History was created yesterday in British politics where the House of Commons passed the first stage of the same sex marriage bill coming into force. The defining of marriage seems to be the hall mark of a day of debates yesterday as I watched opposing and supporting views of this latest bill.
So the question is how does same-sex marriage differ from civil partnership?
Although civil partnership is a legal relationship created exclusively for same-sex couples, distinct from marriage. It offers the same legal treatment as marriage across a range of matters, such as inheritance, pension’s provision, life assurance, child maintenance, next of kin and immigration rights.
Opposite-sex couples can opt for a religious or civil marriage ceremony, whereas a same-sex partnership is an exclusively civil procedure.
It is reported that Party leaders at Westminster have hailed the significance of the backing for same-sex marriage in England and Wales in this key vote.
Prime Minister David Cameron said Tuesday’s vote had been “an important step forward” and Labour leader Ed Miliband called it a “proud day” according to the BBC.
MPs voted in favour of the Marriage (Same Sex Couples) Bill by 400 to 175, a majority of 225.
But 136 Tory MPs opposed the bill and have continued to voice their concerns.
While watching the debate and listening keenly to the supporting voices and the dissenting voices I am left to wonder as to how much of democracy was really at work? To what level has been the consultation with the British public by the Members of Parliament in order for them to articulate their views and as well to vote in the way they did?
Yet again listening to the after debates there seems to be more discussion as to whether Cameron pulled off a good one in placing him in a good position to lead the Conservative in the next general election, albeit with a divided party or may lead to a revolt. But, by the next general election unity could prevail as a day in politics can make a major difference. Never forget we are two years before the next election and who knows the British public may come around to the Conservative way of thinking.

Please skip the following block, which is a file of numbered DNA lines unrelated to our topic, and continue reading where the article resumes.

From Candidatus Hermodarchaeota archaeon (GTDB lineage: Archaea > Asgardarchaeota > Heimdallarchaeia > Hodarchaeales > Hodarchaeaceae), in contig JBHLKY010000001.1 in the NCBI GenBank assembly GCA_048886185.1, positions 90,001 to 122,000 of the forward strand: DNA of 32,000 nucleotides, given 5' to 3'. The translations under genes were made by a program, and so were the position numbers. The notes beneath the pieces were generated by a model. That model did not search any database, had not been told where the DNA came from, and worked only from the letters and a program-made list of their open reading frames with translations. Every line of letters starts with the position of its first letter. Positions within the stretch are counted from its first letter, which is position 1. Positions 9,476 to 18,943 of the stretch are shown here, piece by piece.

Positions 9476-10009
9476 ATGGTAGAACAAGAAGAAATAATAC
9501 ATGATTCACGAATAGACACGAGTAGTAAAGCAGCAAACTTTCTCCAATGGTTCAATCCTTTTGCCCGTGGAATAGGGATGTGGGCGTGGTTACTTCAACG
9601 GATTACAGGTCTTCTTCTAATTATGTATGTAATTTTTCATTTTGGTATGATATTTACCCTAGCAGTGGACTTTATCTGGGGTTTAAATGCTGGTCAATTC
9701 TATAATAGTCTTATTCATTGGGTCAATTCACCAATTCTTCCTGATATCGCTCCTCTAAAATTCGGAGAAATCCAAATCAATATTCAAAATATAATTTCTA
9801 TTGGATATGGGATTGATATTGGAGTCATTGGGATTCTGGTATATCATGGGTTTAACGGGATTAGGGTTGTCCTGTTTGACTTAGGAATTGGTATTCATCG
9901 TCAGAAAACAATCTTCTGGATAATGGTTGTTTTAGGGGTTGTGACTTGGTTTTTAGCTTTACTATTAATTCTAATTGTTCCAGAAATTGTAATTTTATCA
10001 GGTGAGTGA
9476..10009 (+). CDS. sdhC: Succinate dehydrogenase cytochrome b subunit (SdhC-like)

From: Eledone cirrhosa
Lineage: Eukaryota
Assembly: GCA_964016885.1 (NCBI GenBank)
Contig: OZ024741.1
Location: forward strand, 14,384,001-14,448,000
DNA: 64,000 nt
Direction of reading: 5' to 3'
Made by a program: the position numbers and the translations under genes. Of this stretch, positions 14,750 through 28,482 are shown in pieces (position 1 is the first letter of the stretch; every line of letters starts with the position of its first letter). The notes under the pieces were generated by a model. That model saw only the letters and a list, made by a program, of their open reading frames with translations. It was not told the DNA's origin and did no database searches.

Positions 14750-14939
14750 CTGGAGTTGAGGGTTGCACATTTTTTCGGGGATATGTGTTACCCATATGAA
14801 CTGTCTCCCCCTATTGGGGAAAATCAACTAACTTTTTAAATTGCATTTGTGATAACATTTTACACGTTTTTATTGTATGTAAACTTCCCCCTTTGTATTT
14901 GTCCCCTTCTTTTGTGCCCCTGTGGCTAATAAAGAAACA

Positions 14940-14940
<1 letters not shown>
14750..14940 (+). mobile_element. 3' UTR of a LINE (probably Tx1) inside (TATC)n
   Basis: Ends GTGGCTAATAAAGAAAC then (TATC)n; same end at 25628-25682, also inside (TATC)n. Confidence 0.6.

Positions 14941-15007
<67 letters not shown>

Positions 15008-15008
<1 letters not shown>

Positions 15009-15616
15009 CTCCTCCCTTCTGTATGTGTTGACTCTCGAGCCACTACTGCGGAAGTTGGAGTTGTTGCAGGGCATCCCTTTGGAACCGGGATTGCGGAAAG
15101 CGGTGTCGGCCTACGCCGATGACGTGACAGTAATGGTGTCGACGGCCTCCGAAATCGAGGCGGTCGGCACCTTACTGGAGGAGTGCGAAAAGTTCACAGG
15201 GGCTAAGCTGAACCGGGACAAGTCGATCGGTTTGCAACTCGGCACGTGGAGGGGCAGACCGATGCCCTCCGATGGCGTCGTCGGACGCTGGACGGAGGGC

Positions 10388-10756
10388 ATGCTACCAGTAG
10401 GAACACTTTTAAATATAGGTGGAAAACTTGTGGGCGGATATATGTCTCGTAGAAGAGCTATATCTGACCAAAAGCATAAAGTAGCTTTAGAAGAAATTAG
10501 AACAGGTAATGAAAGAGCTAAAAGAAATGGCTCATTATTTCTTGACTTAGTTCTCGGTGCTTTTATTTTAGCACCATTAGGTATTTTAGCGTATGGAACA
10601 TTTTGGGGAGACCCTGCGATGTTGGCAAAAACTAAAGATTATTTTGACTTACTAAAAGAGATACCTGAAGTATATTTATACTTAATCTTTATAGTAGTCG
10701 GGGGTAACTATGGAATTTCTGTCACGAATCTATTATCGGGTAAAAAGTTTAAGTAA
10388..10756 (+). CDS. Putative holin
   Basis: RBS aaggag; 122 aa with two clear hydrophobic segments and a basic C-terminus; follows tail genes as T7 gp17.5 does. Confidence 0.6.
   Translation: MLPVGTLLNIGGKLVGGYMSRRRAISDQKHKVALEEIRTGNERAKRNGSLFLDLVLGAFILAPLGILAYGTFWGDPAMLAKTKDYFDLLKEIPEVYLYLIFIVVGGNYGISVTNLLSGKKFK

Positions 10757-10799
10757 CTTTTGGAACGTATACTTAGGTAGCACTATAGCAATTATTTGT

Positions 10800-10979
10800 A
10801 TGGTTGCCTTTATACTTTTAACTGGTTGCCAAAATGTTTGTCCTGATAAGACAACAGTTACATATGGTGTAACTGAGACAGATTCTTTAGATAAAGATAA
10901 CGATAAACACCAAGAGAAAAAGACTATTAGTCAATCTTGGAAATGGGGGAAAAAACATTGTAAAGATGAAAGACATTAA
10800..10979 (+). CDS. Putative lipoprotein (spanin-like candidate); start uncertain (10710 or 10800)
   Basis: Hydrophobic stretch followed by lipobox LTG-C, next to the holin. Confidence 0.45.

But what could be the underlining factor that lead to the Prime Minister to navigate this bill which was not in the party manifesto when we were knocking on people’s door inviting and encouraging them to vote for the conservative party in 2010.
It is clear now that the plans to legalise same-sex marriage have divided the Conservative Party, as from the votes more Tory MPs voted against the bill than voted for it.
Prime Minister David Cameron has said he believes same-sex marriages should be allowed in churches – but only if there is a “100%” guarantee that no church, synagogue or mosque would be forced to hold one against their wishes.
Lib Dem leader Nick Clegg said the legislation was a triumph for his party, which has championed the plans. Most Labour MPs, including Ed Miliband, also support the move.
But why do campaigners want same-sex marriage? The supporters cite a number of reasons for wanting gay marriage, including that separate civil partnerships perpetuate the notion that same-sex relationships are not as valid as heterosexual ones and that legal rights are still not exactly the same as those conferred by marriage.
Home Secretary Theresa May and Equalities Minister Lynne Featherstone say: “Put simply, it’s not right that a couple who love each other and want to formalise a commitment to each other should be denied the right to marry.”
Campaigners also say there would be international recognition for same-sex marriage. They say there is no universally-accepted recognition of civil partnerships and they differ widely from one country to the next.
Either way the lobbyist has prevailed to moved the hands of the Prime Minister via the various channels, I am however persuaded to the view that while the division remains and while this bill could be a good thing and could be the will of the majority of the British public, would it not be better as a question on the ballot at the next general election or Council elections?
Equality is key, but the process of redefining historical traditions could set a precedent where there will be punters out there now looking for other avenues to redefine.
Finally, as I always say politics does matter.
To see list of how your MP voted see link http://www.bbc.co.uk/news/uk-politics-21346694
Sylbourne S B Sydial
February 6th 2013